When Robert Redford announced that he'd bought the rights to "All the President's Men," the joke in the newsroom was about reporters becoming movie stars. What in fact has happened is that the stars, Redford as Woodward and Dustin Hoffman as Bernstein, became reporters: They sink into their characters and become wholly credible. There's not a false or "Hollywood" note in the whole movie, and that's commendable -- but how much authenticity will viewers settle for? To what secret and sneaky degree do they really want Redford and Hoffman to come on like stars?
There must have been a temptation to flesh out the Woodward and Bernstein characters, to change the pace with subplots about their private lives, but the film sticks resolutely to its subject. This is the story of a story: of two reporters starting with an apparently minor break-in and following it, almost incredulously at times, as it finally leads all the way to the White House. At times the momentum of Watergate seems to propel Woodward and Bernstein, instead of the other way around. It must have occasionally been like that at the time, and it's to the movie's credit that it doesn't force its characters into the center of every scene.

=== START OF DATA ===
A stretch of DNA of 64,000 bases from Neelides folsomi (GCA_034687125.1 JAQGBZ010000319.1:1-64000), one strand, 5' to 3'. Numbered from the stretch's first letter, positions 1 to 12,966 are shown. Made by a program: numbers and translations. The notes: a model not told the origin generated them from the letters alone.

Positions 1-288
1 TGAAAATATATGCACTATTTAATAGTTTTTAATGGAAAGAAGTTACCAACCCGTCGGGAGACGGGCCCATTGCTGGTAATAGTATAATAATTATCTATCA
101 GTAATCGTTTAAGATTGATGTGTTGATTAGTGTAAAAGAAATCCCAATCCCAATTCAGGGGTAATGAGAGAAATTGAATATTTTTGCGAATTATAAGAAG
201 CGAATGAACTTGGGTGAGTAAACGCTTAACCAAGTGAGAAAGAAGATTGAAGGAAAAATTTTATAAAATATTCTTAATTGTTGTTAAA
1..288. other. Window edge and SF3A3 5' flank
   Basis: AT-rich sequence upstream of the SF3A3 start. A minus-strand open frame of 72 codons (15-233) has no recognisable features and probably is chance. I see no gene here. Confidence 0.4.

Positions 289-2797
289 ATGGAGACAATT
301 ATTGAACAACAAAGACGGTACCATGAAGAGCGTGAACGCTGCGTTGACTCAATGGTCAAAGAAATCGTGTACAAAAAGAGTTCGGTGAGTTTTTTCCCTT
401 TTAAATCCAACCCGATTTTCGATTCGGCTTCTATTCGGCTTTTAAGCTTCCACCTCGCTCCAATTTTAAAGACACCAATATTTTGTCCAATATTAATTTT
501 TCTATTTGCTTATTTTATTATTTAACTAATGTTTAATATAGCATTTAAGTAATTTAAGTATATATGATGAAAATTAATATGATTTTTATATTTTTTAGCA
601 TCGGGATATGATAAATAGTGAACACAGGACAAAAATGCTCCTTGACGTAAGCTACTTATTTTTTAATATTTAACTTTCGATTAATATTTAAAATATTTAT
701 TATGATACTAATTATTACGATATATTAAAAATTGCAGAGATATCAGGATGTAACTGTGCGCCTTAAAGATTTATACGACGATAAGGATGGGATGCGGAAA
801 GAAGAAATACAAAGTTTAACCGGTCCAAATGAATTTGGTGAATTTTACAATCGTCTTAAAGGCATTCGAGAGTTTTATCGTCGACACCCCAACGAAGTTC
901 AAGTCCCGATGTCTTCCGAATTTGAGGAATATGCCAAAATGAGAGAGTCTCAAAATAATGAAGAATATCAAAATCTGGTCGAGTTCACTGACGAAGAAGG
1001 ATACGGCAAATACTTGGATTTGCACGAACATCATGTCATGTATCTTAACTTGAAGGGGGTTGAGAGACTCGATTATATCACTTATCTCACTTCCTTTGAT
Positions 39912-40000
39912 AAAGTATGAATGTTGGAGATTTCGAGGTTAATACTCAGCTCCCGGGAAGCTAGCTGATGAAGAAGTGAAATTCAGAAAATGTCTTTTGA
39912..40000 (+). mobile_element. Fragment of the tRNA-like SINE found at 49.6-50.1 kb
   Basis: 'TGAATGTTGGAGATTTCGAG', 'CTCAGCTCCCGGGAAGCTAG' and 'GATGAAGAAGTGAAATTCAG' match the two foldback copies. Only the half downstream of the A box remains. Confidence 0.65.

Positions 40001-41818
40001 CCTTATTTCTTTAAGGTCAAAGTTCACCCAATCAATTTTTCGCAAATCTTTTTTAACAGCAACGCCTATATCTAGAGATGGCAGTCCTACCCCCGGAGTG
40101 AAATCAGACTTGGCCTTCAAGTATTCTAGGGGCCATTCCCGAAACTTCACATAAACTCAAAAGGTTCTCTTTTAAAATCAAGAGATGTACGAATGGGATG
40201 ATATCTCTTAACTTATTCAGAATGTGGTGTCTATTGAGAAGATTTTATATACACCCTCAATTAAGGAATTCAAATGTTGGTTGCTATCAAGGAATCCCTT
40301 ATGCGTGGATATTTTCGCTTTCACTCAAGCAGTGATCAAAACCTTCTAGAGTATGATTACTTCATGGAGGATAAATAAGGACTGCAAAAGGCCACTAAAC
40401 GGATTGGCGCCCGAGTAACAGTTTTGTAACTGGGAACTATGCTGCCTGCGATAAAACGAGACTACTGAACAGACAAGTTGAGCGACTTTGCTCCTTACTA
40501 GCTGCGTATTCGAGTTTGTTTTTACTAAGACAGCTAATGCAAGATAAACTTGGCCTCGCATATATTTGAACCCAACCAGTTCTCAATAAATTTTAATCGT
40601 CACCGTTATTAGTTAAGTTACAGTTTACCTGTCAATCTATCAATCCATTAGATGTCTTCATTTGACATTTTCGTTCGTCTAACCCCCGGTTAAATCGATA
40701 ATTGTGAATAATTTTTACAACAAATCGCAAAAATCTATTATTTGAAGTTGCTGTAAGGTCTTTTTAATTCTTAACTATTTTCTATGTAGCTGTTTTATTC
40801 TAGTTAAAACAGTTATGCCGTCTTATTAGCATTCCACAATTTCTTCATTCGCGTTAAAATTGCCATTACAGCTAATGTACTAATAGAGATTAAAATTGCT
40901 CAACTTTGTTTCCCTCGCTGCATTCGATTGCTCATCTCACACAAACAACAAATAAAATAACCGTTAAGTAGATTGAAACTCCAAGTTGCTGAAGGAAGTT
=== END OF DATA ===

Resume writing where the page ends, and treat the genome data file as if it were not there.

"All the President's Men" doesn't dwell on the private lives of its characters, but it does have a nice touch with their professional lives, and especially with their relationships with editors. The Watergate story started as a local story, not a national one, and it was a continuing thorn in the side of the Post's prestigious national staff as Woodward and Bernstein kept it as their own.
We meet the Post metro editor, Harry Rosenfeld (Jack Warden), defending and badgering "Woodstein" as the team came to be known. Martin Balsam plays Howard Simons, the managing editor, and Jason Robards is Benjamin Bradlee, the executive editor. All three are well cast; they may never have been in a newspaper office before, but they've learned the correct tone, they carry on a news conference as if they've held one before, and they even exhibit typical shadings of office fashion -- the closer in time you are to having once covered a daily beat, the more you're permitted to loosen your tie and have baggy pants.